Sweet Potato Pie and I Shut My Mouth: The Narrative Craft of Country Music.

As a writer, I often find myself delving into other mediums of art for inspiration, longing to improve my craft by taking cues from the masters of forms of media outside my own. Literature and film have always been close friends, swapping plots and characters freely, but often I find country music just as inspiring and insightful as some of my favorite books when crafting a story’s rhythm, imagery, tone, and setting. Listed are four songs with exceptionally good narratives and characters in which writers could take some cues.

  1. “Paradise”—John Prine

    Country music doesn’t get more literary than John Prine. For over thirty years now, Prine, a past Poet Laureate and Grammy winner, has been creating characters that have a vividness to rival some of Faulkner’s, but his most essential cut will always be “Paradise” from his first album. The narrator of the story, assumedly Prine, tells of taking trips as a child to his parents’ hometown, a place “beside the green river…where the air smells like snakes.” Reflecting on and longing for the places of youth has a long tradition in American literature, including in To Kill and Mockingbird and Huckleberry Finn, and “Paradise” taps into the same sentiment with the lines: “When I die, I’ll let my soul roll on up to the Rochester Dam, and I’ll be half way to heaven with paradise waiting, just five miles away from where ever I am.” “Paradise” is undeniably American in both theme and imagery, and is a song in which Prine secures himself as a master of words.

  2. “Bob”—Drive-By Truckers

    Creative writing professors often advise their students that good stories put the conflict in the beginning, and I can think of few better example than when “Bob” starts: “Bob goes to church every Sunday, every Sunday that the fish aren’t biting. Bob never has to get dinner with the preacher because Bob never bothered getting married.” Few stories and fewer songs start that compellingly. “Bob” fleshes out its protagonist so clearly that it’s almost intimidating how well and concisely it’s done. So much of a character is fleshed out by a simple line like “He likes to drink a beer or two every now and again, he always had more dogs than he ever had friends.” “Bob” is pure literary elegance.

  3. “Cold Water”—Tom Waits

    Ok, ok, ok. I know Tom Waits isn’t exactly a country artist, but is liberal use of slide guitar, Appalachian junkyard banjos, double bass, and tales of heartbreak and longing make him an honorary member in my personal Country Music Hall of Fame alongside Hank Williams, Willie Nelson, and The Carter Family. But no matter what genre of music is brave of enough to call Waits its own, the scenes of degradation and waste in “Cold Water” make it feel like a companion piece to John Steinbeck’s Cannery Row or Cormac McCarthy’s Suttrree, as all deal with squatters and ramblers struggling to stay afloat amongst urban decay. It’s also hard to top lines like: “I look forty-seven but I’m twenty-four. They’ve shooed me away from here every time before, but I’m watching TV in the window of a furniture store.”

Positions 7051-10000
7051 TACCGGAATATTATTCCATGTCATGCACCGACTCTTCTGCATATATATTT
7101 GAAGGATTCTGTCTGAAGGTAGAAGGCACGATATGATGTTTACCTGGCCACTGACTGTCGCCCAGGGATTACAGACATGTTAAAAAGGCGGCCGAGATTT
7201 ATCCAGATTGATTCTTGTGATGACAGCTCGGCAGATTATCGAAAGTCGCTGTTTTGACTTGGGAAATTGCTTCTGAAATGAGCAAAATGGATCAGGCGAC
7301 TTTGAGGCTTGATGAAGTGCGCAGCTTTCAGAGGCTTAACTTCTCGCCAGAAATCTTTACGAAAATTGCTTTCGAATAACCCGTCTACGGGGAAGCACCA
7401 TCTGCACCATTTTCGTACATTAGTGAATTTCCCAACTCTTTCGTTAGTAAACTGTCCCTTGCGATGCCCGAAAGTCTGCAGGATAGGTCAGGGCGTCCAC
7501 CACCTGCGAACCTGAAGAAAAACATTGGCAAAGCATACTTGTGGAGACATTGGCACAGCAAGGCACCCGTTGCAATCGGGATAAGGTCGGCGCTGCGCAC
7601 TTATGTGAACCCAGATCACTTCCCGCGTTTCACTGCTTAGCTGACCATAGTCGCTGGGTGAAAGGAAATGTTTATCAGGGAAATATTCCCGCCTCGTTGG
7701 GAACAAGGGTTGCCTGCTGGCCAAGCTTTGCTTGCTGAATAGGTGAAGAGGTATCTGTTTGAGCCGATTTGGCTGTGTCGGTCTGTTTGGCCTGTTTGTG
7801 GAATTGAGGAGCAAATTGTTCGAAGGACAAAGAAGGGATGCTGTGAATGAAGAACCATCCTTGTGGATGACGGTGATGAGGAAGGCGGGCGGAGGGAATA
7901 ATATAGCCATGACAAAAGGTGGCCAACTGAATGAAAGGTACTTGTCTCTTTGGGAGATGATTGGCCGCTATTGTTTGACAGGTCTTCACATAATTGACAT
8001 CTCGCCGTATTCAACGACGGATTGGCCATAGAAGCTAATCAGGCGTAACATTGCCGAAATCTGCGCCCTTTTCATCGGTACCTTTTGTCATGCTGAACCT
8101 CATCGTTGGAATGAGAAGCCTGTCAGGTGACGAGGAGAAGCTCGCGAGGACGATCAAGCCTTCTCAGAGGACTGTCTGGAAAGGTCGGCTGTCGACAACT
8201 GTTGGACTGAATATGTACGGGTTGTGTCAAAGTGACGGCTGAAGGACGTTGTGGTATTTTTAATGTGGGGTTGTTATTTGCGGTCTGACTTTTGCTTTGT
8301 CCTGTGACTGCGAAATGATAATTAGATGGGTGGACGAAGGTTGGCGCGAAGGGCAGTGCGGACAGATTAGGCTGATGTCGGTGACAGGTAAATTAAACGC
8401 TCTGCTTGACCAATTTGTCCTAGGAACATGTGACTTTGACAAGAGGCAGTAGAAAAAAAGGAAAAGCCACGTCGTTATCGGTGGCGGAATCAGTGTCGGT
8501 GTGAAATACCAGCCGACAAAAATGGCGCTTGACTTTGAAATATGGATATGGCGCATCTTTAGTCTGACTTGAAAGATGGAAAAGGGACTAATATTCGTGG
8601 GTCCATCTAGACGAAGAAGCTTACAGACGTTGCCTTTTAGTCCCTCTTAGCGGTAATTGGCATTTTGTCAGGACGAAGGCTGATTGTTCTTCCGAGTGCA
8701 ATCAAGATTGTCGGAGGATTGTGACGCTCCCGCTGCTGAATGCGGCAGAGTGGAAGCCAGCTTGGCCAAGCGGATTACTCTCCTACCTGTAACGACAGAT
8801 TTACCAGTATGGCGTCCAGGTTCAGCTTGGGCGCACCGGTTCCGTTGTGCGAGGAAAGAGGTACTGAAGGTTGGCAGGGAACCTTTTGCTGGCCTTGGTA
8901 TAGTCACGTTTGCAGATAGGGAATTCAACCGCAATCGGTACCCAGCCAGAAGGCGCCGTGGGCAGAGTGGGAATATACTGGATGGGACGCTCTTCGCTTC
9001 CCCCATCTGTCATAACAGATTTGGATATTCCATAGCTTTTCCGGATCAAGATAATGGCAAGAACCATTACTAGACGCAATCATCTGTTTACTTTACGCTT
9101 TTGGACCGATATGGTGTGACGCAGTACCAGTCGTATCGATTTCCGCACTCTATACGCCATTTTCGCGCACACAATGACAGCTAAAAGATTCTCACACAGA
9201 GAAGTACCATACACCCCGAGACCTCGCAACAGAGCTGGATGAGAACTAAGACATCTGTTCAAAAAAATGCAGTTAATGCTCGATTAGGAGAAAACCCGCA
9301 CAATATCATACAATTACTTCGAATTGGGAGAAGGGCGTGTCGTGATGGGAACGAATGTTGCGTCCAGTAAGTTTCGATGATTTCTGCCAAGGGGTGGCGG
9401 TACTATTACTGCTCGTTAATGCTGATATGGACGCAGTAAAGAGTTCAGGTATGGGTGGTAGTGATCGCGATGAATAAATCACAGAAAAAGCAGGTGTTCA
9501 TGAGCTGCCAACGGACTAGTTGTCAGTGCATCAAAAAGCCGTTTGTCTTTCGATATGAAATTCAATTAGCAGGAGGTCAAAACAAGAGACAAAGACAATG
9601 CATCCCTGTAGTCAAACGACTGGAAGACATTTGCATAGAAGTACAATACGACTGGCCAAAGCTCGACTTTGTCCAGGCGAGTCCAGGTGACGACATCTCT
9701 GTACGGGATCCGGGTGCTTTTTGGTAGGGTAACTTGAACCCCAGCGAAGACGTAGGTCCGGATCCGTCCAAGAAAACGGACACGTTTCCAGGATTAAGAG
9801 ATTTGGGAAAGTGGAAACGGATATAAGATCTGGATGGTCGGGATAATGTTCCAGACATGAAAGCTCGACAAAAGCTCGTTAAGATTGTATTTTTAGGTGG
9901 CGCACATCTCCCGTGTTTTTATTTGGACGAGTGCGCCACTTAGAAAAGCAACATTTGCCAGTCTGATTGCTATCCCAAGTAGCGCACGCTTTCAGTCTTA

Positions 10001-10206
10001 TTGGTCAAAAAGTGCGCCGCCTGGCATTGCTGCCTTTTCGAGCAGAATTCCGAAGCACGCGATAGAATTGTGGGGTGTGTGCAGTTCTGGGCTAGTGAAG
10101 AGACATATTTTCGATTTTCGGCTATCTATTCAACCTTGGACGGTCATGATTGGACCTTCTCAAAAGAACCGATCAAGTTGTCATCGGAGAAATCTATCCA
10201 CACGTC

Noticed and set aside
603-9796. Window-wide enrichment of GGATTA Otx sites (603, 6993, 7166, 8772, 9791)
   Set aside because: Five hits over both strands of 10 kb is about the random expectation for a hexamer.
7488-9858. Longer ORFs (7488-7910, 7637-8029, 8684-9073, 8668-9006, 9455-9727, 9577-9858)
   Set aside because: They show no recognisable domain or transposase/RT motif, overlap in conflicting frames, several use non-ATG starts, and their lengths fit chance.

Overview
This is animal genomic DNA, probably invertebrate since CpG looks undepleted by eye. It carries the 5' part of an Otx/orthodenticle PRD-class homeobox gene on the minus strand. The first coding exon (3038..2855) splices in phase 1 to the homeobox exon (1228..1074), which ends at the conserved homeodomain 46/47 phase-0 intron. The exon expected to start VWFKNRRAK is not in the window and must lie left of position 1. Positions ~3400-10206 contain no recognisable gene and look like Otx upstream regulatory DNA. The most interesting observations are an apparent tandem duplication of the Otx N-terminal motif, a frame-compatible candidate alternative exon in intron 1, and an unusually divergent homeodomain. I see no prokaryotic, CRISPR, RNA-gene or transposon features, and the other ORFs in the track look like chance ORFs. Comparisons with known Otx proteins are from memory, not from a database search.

4. “Greenville”—Lucinda Williams

    Lucinda Williams is to country music what Flannery O’Connor is to the short story. Both womens’ work is so powerful and wonderfully jarring that it’s hard to imagine a time without them, as their influence on their respective mediums is so profound. Much like O’Connor’s work, “Greenville” is small tragedy coursing with both dark comic undertones and naked emotionalism. There are few better lines in contemporary country music than, “You drink hard liquor, come on strong, loose your temper whenever someone looks at you wrong.”

20 thoughts on “Sweet Potato Pie and I Shut My Mouth: The Narrative Craft of Country Music.

  1. Lovely. I just started seriously listening to country (classic and contemporary), and I keep having to explain to skeptical hipster friends why it’s rather brilliant. This is my new weapon.

  2. I think what you are saying when Emmylou Harris joined Lucinda Williams for a live version of Lucinda’s song “Greenville” in October 2010, it still didn’t make it less of a tragedy?

  3. It’s really too bad that you won’t hear any of these folks on country radio, and thus, only a minority of country fans get to hear this great stuff. Most country listeners are only exposed to Toby Keith’s pseudo patriotism and Jason Aldean’s trying-too-hard redneckness. Prine and Waitts are legends as far as I’m concerned and DBTs are one of my favorites. Lucinda Williams is in a league all her own. Great post.

  4. IMO, “Paradise” is probably the greatest country song written in the last 50 years. Country music is all about the ties that bind, the recontextualizing of folk traditions, the carrying forward of the old stuff – Prine writes a story about his childhood home in Muhlenburg County, which ties the personal narrative to directly to Muhlenberg County native Merle Travis’ coal mining songs (“Dark as a Dungeon”, “9 pound hammer”) 30 years before it, songs which transformed “hillbilly” music into country music and bluegrass. it is a great song and Prine is a great songwriter because he gets what country music should be about.

    1. I totally agree but part of me sometimes thinks that the super mainstream stuff is more powerful in a way, as it has some weird ability to connect with so many people. I’m not really into it popular country, but I think their is power in appealing to the populous.

    1. Yeah man. Country music just acts faux naive a lot of the times, but there are lot of hot dog songwriters. I think rock n’ roll often forgets the importants of lyrics and story, which is a shame.

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